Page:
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'Ginger gene' linked to skin cancer

14 July 2016 08:09

The research focused on skin cancer

The research focused on skin cancer

Inherited skin cancer risks are being linked with a "ginger gene" - something that has never been done before.

Redheads are traditionally associated with a heightened danger of getting sunburnt with their fair skin. Red-haired people have two types of the MC1R gene.

But the British study finds that non-redheads who possess just one "ginger gene" are more prone to getting skin cancer.

Just one copy of MC1R can raise the amount of genetic mutations linked with skin cancer's deadliest variant, malignant melanoma.

Key stats

• Scientists claim that carrying an MC1R gene can be as bad for people for exposing themselves to skin cancer as 21 additional years in the sun

• There is a bigger proportion of redheads in Britain than elsewhere in the world

• Around one in 16 Britons (6%) are redheads

• The amount of redheads across the planet number between 1-2%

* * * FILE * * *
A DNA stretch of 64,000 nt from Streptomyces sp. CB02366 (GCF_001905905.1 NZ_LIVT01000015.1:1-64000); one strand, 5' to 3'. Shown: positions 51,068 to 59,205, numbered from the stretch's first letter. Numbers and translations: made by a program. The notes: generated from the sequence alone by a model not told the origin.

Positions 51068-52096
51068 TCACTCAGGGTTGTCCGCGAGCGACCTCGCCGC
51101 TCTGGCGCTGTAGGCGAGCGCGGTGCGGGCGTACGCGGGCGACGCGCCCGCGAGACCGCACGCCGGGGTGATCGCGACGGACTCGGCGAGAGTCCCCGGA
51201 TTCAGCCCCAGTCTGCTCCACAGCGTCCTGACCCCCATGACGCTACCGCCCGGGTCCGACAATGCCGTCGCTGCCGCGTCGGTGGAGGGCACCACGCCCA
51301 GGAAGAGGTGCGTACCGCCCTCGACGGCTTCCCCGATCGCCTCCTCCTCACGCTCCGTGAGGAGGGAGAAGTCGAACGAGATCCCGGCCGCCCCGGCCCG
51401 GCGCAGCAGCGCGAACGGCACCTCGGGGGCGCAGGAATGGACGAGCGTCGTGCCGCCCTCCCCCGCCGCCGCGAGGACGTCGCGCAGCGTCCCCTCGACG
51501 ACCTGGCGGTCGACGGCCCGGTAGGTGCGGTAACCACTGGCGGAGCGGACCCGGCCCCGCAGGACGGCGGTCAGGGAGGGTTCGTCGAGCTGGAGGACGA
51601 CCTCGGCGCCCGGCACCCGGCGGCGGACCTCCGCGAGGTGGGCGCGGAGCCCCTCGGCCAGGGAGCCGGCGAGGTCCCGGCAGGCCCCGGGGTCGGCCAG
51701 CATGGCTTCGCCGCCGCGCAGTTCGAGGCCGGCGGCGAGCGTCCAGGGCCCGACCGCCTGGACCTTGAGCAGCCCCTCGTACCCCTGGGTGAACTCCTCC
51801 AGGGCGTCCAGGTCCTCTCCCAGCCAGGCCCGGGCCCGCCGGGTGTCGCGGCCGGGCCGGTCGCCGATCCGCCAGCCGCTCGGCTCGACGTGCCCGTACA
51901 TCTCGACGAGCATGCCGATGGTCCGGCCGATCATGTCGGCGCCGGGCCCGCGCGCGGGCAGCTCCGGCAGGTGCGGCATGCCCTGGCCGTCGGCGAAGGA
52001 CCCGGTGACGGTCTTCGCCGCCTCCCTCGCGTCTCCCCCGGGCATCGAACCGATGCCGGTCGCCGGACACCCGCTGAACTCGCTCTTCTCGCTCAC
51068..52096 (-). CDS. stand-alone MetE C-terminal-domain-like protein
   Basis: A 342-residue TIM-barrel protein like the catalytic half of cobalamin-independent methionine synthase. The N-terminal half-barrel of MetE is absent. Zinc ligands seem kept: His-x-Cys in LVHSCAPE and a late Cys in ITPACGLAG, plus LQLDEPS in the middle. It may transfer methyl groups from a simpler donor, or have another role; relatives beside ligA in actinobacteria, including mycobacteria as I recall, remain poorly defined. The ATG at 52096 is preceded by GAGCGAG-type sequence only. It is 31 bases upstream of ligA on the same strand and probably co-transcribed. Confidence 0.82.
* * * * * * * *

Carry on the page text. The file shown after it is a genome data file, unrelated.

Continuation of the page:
Holiday plans

Skin cancer need not be the end to travellers' overseas holiday ambitions.

Providing their diagnosis has not been made within the past four weeks, they can enjoy peace of mind with skin cancer-related travel insurance.

Policyholders will be covered for round-the-clock emergency medical help, wherever they are around the globe while they are on holiday.

The study

The Cambridgeshire-based Wellcome Trust Sanger Institute team studied over 400 samples of tumours from melanoma sufferers.

It found that non-red-haired people with some freckles and pale skin are "easy burners", although they may not immediately look like them.

Cancer patients with the MC1R variant have 42% extra sun-linked mutations than the rest of the population, leaving them particularly susceptible to the sun's ultraviolet rays.

This is because MC1R impacts on the kind of melanin skin pigment produced.

What the experts say

Joint lead author David Adams says such a link has never been made before. Dr Adams says the team was surprised to find that just one 'ginger gene' copy could make people more susceptible to skin cancer.

Fellow lead author Tim Bishop says that the study could help expert understanding of how such cancers develop. Prof Bishop adds that the study involved international collaboration.

Nature Communications has published the results.